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Wednesday, August 19, 2009

Changes on the Molecular Level


Chemotherapy works, in short, by short circuiting the life cycle of cancer (and other rapidly dividing) cells. One type of chemo drug works by confusing the DNA of cells, making them do the "wrong" thing, and die.

In essence, the recipient is being changed at the molecular level.

In the last few days, I've noticed ways I'm changing/changed. For instance, my eyes are way more sensitive to light. I certainly notice the beginnings of cognitive changes.

But most surprisingly is that my DNA must be getting messed with, because I swear I'm becoming male. Yep, you read that correctly. Physically, I'm as female as I've ever been. I'm neither losing nor gaining body parts. It's a very stereotypical male trait, but one I've observed nonetheless:

I've developed Male Refrigerator Blindness.

I can be absolutely starving, but find nothing to eat in a full fridge. By the time I prepare something, it no longer appeals to me. The thought of preparing even the simplest of food can throw me off my appetite. But if someone else fixes the food, it's fine and I eat with gusto. If I throw a few handfuls of greens in a bowl, it becomes a bowl of green stuff to choke down. If Tynan tosses greens in a bowl, it's the best salad I've had in days. If I slice up a tomato, it tastes like sand. If I pick at the tomato Aidan has removed from his sandwich and left on the cutting board, it is delectable.

Don't get me wrong, my boys are perfectly capable of feeding themselves. They can cook. Two of them have won awards at the county level for 4H cooking projects. But, ideally, they'd be most happy having food magically appear in front of them. And they don't have a lot of patience with fending for themselves. As one whined the other night (really, I was sure he was going to cry), "I have to cut it off the bone to get something to eat!" when confronted with a roasted chicken. Meanwhile, with containers of red skinned potatoes, fried rice, fruit salad, orange slices, and plums sitting on the kitchen counter, another one of my sons was whining, "But there's nothing to eat..." and "You mean it has to be microwaved?!?!?"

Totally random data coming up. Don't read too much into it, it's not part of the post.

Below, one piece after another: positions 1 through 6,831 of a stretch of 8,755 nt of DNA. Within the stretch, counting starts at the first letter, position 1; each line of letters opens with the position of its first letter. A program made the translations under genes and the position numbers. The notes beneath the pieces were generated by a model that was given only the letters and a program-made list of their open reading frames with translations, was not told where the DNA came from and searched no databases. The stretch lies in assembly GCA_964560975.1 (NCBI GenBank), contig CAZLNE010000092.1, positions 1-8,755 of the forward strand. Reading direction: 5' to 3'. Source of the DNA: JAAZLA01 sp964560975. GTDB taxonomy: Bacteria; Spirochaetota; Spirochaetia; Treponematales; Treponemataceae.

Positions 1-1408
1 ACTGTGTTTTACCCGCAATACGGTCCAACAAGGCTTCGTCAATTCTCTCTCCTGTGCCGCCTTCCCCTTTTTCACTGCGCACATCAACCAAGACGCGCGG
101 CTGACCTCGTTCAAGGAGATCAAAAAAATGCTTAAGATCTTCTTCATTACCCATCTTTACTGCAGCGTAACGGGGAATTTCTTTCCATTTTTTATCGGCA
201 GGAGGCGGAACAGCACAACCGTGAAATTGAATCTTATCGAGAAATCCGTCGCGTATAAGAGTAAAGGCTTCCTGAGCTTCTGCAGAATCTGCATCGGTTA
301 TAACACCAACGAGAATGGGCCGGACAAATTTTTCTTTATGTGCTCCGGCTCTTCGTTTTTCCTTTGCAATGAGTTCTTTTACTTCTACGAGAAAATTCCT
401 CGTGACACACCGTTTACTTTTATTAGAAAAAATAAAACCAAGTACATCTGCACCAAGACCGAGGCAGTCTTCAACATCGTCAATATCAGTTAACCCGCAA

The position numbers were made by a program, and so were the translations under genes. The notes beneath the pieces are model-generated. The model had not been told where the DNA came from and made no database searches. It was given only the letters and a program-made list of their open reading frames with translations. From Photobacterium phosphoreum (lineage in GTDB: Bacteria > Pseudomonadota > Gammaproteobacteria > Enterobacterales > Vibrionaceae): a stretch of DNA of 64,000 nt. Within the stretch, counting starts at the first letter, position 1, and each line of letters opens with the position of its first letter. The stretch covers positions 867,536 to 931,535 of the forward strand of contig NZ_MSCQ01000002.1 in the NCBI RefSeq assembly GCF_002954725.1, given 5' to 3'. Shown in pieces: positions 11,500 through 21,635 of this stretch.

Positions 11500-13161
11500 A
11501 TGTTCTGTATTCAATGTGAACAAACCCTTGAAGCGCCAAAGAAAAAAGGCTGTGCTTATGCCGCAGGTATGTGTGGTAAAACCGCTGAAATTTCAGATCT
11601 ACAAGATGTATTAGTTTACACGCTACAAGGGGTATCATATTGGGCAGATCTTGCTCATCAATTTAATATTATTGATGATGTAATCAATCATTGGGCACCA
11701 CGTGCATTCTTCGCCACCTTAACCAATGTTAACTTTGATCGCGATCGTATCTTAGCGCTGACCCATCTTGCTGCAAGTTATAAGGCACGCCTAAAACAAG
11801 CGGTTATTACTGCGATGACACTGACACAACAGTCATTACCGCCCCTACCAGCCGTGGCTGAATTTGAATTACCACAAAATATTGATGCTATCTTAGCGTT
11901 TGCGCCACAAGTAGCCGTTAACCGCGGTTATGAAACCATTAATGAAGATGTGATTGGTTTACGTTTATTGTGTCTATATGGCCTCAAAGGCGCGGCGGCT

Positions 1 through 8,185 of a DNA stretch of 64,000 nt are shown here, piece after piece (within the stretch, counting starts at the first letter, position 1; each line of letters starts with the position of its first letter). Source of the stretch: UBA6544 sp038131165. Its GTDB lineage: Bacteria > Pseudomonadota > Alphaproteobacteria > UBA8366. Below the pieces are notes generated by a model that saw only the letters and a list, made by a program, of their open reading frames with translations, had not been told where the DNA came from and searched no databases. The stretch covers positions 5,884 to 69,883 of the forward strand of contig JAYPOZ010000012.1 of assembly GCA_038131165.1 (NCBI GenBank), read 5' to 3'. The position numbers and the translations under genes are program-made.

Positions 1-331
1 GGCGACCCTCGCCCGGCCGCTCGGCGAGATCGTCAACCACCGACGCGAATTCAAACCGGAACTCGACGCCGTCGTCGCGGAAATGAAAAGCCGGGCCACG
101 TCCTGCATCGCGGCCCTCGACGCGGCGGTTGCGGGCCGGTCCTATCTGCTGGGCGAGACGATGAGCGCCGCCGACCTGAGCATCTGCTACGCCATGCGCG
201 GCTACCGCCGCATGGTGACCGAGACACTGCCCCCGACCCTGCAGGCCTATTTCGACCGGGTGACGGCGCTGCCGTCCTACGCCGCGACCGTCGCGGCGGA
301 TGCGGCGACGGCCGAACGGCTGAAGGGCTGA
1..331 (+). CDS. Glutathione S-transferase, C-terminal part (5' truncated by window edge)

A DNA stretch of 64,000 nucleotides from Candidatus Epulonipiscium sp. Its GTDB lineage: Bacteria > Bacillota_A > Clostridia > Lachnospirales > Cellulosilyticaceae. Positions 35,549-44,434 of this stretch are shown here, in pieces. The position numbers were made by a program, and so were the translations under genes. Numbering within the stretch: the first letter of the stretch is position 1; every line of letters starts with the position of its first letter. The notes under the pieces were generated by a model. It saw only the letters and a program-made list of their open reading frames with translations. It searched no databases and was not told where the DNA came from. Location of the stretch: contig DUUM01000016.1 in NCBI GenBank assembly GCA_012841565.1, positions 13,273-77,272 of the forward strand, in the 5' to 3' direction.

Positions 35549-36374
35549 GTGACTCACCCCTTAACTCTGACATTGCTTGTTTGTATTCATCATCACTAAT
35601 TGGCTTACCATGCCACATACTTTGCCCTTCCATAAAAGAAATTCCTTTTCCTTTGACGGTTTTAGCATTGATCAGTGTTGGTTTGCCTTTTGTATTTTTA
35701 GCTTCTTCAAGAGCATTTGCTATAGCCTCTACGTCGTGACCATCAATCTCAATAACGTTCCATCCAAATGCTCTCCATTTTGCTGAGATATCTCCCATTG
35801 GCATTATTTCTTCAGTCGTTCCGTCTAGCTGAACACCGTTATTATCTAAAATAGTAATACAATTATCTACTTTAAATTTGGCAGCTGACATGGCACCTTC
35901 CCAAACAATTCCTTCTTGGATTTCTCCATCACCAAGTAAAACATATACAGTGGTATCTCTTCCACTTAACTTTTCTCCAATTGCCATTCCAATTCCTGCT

They'd rather drive to Taco Hell than put food on a plate and punch buttons on the microwave.

During two-a-days for soccer, I buy the boys the huge subs you can get at Wal*Mart. One sub lasts each kid 4-5 days. Each morning, he'll cut a portion off, wrap it up, pop it in his lunch box. (We don't even need to discuss the nutritional and health issues with this food, but it works for us.) However, what they would prefer would be an individual sub per day so they don't have to do the minimal work of slicing, wrapping, and replacing back in the fridge.

Until this week, I found that so weird. Yet lately, that makes perfect sense to me, too. I find the idea of eating a "new" sandwich every day, at much greater expense, much more appealing than going through three steps to get my food (if I ate sandwiches).

I have a punnet of plums on my counter right now, a basket of pluots, and a container of strawberries in the fridge, yet I swear on all that is edible there is nothing to snack on in the house right now. At least nothing that sounds good. I was craving a Turkey burger all morning. As I was riding my bike home from campus, I could taste it. I could smell it. I came home, and in the process of fixing it, lost all desire for it.

I did eat it (or most of it) and a huge salad, so it's not like I'm not eating. I do my super uber protein smoothies every morning and every night, so I'm not starving.

People are bringing in wonderful meals and I'm all over those like white on rice.

But the idea of doing even the most minimal of preparation of food, or making a decision about food for that matter, simply rains on my appitite parade.

And in that sense, I'm becoming stereotypically male.

2 comments:

Connor said...

This is one of the most hilarious things I have ever read.

Connor said...

Geez. I don't know how to get my kids' profiles off of this. **I** said you are hilarious - not Connor. Although he did come in the office to see what I was laughing about and he thought it was funny, too.